In Praise of the Knife

                  

It’s 7.30am and I’m thinking about using a knife. Your murderous assumptions aside, cutlery is really what’s on my mind (which I’m sure is clearly normal at this time of the morning). I used to consider my knife as merely a piece to be used on the periphery of the meal. It was more of a “swap fork for  knife, cut with stronger hand, put knife down, use fork, repeat as necessary, if necessary” kind of process. Now, of course, you Brits have shown me the light.

Our parents or guardians tend to be the main teachers of these skills. They instruct, they guide, we watch and we do. Mine use their knife and fork as the above, so of course I followed suit and spent the next 22 years ineptly wandering around my plate, unbeknownst as to what I was missing out on. In fact, this way of eating is more obvious to me now when they come to visit as a fair portion of our activities revolve around food. But I have seen them go through entire meals without using their knives and now, with my baptism into British culture basically complete, I find it rather curious.

Of course, it may seem ridiculous to comment on this; maybe it’s a West Coast thing. Maybe in Denver, Baton Rouge and New York they are as ambidextrous as the English, but I don’t know; I kind of doubt it. I’ve seen a fair amount of my compatriots eat in this manner. In any case, the thing I’ve not been able to impart to my parents is how much they are missing out by feeding themselves this way. Don’t get me wrong; it was a slow process learning to use my knife properly. And even when I did, with my fork in my right hand and knife in my left, I’m still arse backwards, but at least a lot closer than many others from the homeland.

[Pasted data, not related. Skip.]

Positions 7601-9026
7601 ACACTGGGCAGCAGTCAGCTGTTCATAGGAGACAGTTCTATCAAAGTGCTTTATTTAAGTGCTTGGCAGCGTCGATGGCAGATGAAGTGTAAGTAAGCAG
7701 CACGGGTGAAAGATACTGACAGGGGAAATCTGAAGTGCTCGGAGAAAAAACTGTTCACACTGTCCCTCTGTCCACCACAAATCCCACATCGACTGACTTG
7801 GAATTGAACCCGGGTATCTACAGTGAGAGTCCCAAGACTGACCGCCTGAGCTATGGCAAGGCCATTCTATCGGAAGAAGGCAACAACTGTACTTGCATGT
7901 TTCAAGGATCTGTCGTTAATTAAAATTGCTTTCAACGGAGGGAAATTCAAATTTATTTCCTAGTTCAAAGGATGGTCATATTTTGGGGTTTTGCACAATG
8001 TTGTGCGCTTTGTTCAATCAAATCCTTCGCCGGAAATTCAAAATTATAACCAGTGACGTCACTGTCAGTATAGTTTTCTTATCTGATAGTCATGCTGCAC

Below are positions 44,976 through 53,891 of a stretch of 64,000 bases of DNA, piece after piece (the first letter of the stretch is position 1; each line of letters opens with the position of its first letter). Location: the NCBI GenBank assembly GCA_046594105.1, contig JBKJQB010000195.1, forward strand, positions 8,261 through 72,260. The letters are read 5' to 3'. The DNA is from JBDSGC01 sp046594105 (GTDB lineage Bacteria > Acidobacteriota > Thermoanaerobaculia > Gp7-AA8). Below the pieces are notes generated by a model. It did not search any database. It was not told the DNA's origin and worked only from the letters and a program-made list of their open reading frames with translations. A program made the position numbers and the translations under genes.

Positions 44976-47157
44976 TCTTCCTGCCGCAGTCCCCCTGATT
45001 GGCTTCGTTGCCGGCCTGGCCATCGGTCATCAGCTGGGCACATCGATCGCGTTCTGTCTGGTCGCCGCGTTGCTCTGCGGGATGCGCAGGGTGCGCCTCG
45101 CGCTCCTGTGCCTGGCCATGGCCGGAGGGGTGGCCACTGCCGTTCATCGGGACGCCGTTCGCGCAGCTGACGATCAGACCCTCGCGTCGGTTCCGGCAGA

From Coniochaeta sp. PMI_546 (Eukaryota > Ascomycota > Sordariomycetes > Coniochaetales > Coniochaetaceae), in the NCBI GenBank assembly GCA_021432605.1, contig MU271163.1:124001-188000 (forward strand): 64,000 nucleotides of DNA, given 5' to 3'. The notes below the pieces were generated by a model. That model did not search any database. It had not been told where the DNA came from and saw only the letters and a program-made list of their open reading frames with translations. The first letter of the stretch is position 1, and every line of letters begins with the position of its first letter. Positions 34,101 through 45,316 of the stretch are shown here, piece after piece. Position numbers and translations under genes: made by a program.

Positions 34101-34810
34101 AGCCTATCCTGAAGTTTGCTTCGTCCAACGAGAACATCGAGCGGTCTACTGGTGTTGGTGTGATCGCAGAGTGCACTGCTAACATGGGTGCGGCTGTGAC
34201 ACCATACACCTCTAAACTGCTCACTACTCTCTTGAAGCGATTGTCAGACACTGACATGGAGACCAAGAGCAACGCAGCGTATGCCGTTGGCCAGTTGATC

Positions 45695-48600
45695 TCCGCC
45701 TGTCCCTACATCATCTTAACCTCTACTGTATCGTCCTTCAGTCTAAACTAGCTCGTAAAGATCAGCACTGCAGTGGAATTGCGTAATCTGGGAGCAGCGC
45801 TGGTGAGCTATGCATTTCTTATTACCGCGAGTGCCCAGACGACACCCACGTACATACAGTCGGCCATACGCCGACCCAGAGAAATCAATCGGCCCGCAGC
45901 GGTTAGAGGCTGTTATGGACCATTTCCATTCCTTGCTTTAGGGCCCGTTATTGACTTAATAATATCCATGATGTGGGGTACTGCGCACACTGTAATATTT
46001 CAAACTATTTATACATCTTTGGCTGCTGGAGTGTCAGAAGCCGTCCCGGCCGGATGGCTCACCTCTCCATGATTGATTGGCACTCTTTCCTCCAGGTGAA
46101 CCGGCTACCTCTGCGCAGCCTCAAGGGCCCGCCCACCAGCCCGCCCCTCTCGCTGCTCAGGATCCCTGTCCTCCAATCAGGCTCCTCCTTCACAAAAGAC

Of course, eating without a knife is inefficient. It creates an additional unnecessary step that could be avoided and thus keeping the flow of one’s meal intact and as the cook intended. But most importantly, without it actual tasting becomes disjointed. It is impossible to try all the flavours of a dish, be it a roast dinner, spaghetti Bolognese, or poached eggs on toast, if you are just stabbing at it with your fork. A little bit of roast potato loses its impact when eaten separately to its neighbouring slice of beef, where it only receives a token drenching of gravy. The meat in your ragú goes from being the star of the show to playing second fiddle, and my god, don’t get me started on missing every little bit of the precious runny egg yolk which saturates your sourdough. That damn knife needs to be there. It is essential.  

Perhaps I am overanalysing this. Maybe I should just assume everyone eats the best way they know how. Surely Asians are not frustrated by runny egg yolks and their futile attempts to eat them with chopsticks. But then again….they very well might be.

Arm yourselves, people. Use that knife for a purpose higher than just cutting and don’t miss out on getting the very best out of a meal. You’ve been supplied with the easiest of tools to make it possible and your palate will be forever grateful.


Post script: My mom emailed me earlier this week. Turns out she is converted. Now, only to get my dad on board….

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